This is the first in a series of posts about supplements. So many of us use them, even though studies regularly question their efficacy. What’s the truth? First up — coconut oil.
Several recent reports claimed that the ketones in coconut oil slowed the progress of Alzheimer’s in some people, and may actually prevent the disease. Check out this CBS News video:
Several weeks ago, Dr. Joseph Mercola — a leading natural health advocate — appeared on TV with Dr. Oz to tout the benefits of coconut oil as a treatment for Alzheimer’s. The next day “Orac” — the author of scienceblogs.com/insolence — took both men to task for the report. Orac is the nom de blog of Dr. David Gorski, who describes himself as a “humble surgeon/scientist.” His blog posts regularly assail what he considers medical quackery.
I’m steering clear of an apparently long-standing Oz / Orac feud. I’ll simply share what Orac found:
Mercola then goes on to hawk coconut oil as a treatment for Alzheimer’s disease. Personally, I was curious; so I did a PubMed search. Actually, I did quite a few PubMed searches, and I had a hell of a time finding anything linking the use of coconut oil to the treatment of any form of dementia rather than just Alzheimer’s. Maybe I didn’t get the right search terms; so I tried Google Scholar as well. I found a few animal studies, but that’s about it. Oddly enough, although there are quite a few articles about coconut oil on Mercola’s website, but almost nothing that even mentions using coconut oil for treating Alzheimer’s disease or other forms of dementia and only three references looking at medium chain triglycerides as a treatment for Alzheimer’s disease and dementia. Now, there’s some seriously thin evidence. So I went to the almighty Google, and what I found are a lot of CAM websites touting coconut oil as a treatment for Alzheimer’s disease, such as here. The concept seems to come from a physician named Dr. Mary Newport, who claims that her husband suffering from Alzheimer’s improved after the addition of coconut oil to his diet. Looking at this claim in more detail might make a good topic for a future post, but I must say that I wasn’t too impressed with what I could find. It’s hard to believe that Dr. Oz or his staff never bothered to look for the studies supporting the use of coconut oil for the treatment of Alzheimer’s. If that had been done, it would have been rapidly apparent how thin that evidence was. I also note that I’ve written about one of the other supplements Mercola hawked, namely L-arginine. Again, the evidence isn’t too persuasive supporting the claims for that one, either, even if a Nobel Laureate is out there hawking it as a supplement for Herbalife.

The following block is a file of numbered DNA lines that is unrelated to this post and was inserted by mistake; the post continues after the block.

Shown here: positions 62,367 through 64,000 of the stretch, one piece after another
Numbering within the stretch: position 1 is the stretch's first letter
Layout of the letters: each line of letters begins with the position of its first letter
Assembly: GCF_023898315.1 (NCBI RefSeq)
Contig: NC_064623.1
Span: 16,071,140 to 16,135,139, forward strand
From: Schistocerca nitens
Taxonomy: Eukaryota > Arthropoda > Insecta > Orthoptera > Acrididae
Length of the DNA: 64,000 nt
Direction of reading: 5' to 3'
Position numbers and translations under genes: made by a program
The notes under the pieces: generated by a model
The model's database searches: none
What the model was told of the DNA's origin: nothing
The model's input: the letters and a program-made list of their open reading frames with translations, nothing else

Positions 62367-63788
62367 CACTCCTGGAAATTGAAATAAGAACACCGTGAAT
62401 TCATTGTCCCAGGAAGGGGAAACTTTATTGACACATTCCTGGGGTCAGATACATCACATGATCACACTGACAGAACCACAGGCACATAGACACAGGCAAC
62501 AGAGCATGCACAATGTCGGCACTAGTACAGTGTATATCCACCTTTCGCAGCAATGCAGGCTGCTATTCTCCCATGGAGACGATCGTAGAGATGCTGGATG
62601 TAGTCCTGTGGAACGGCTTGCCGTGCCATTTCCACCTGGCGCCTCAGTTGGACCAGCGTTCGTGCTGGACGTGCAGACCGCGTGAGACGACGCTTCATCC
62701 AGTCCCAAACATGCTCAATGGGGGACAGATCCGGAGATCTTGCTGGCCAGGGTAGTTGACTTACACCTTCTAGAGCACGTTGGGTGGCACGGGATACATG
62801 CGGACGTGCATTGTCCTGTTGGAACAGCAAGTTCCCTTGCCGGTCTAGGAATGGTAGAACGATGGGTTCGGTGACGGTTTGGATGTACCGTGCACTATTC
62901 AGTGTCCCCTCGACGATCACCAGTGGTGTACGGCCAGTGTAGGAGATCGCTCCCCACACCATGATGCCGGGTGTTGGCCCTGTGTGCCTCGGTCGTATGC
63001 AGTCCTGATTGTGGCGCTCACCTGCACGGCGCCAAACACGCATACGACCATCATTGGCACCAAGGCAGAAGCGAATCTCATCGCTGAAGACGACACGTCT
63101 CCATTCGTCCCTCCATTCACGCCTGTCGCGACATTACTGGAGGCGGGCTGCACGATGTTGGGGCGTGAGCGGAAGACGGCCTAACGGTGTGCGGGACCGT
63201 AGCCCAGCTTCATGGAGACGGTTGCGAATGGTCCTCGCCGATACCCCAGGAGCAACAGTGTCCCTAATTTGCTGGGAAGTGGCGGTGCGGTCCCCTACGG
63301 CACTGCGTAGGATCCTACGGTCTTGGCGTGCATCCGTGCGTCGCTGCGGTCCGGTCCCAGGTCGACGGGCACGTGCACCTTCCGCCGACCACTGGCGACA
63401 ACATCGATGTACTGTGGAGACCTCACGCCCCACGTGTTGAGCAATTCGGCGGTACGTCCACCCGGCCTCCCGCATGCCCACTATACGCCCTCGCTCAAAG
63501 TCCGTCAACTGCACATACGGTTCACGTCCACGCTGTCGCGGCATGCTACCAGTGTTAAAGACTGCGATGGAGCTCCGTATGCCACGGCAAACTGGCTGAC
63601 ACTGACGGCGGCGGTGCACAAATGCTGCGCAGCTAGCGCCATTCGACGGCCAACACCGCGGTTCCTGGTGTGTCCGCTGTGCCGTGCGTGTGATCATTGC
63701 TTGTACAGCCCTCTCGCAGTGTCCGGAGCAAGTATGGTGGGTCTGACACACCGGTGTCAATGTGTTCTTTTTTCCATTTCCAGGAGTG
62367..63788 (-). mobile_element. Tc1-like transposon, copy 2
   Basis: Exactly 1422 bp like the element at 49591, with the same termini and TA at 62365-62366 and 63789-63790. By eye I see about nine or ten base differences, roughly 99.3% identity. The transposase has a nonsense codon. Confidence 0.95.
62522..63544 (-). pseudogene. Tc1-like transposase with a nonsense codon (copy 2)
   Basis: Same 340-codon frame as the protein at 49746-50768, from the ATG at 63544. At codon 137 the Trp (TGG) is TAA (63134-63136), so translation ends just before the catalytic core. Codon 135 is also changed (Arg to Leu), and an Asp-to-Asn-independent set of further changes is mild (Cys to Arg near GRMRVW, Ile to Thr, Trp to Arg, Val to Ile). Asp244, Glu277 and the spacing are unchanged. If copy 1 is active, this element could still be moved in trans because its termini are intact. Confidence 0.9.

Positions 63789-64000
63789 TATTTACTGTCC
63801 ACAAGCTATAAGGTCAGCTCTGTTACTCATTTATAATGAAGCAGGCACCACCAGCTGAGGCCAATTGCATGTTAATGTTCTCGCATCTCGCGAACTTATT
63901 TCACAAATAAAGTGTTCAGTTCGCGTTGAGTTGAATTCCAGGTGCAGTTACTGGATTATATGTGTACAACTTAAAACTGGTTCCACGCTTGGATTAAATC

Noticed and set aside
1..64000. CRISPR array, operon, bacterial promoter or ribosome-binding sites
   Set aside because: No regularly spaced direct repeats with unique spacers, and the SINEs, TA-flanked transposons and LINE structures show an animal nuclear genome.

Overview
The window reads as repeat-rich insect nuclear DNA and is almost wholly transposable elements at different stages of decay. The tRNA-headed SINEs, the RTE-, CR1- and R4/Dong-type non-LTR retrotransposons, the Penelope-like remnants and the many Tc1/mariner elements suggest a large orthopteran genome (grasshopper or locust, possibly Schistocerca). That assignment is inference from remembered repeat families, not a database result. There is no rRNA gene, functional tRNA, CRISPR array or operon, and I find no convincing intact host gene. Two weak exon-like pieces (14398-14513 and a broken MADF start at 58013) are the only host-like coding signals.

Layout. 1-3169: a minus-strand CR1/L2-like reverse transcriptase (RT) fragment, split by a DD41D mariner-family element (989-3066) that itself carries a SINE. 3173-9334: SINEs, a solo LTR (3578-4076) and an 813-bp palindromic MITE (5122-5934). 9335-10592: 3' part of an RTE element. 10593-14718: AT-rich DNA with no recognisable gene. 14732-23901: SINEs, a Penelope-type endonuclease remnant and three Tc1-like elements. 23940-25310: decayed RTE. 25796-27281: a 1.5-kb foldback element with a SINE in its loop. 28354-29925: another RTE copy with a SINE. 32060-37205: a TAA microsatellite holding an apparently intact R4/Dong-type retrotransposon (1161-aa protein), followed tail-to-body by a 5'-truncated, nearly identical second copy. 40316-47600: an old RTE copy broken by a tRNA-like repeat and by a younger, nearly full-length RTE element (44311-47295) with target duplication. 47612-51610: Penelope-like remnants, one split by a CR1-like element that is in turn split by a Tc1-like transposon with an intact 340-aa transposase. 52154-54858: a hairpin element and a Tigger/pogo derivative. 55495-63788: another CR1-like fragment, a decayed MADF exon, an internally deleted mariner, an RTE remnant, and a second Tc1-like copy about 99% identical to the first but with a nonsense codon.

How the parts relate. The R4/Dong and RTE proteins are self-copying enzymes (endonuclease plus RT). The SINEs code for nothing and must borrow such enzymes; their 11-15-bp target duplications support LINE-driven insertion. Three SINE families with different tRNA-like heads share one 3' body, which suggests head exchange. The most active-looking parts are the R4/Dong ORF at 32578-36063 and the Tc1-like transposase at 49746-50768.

So . . . some positive anecdotal reports, but precious little scientific evidence. Still, those testimonials can seem powerful. My first reaction is probably typical for people with chronic illnesses: “OK, there’s no compelling evidence now, and science typically suggests restraint until proper clinical trials are completed. But by then, I’ll be dead or in a dementia / Alzheimer’s fog. So what’s the harm in giving it a try?”
Maybe I will. Maybe I won’t. Any suggestions?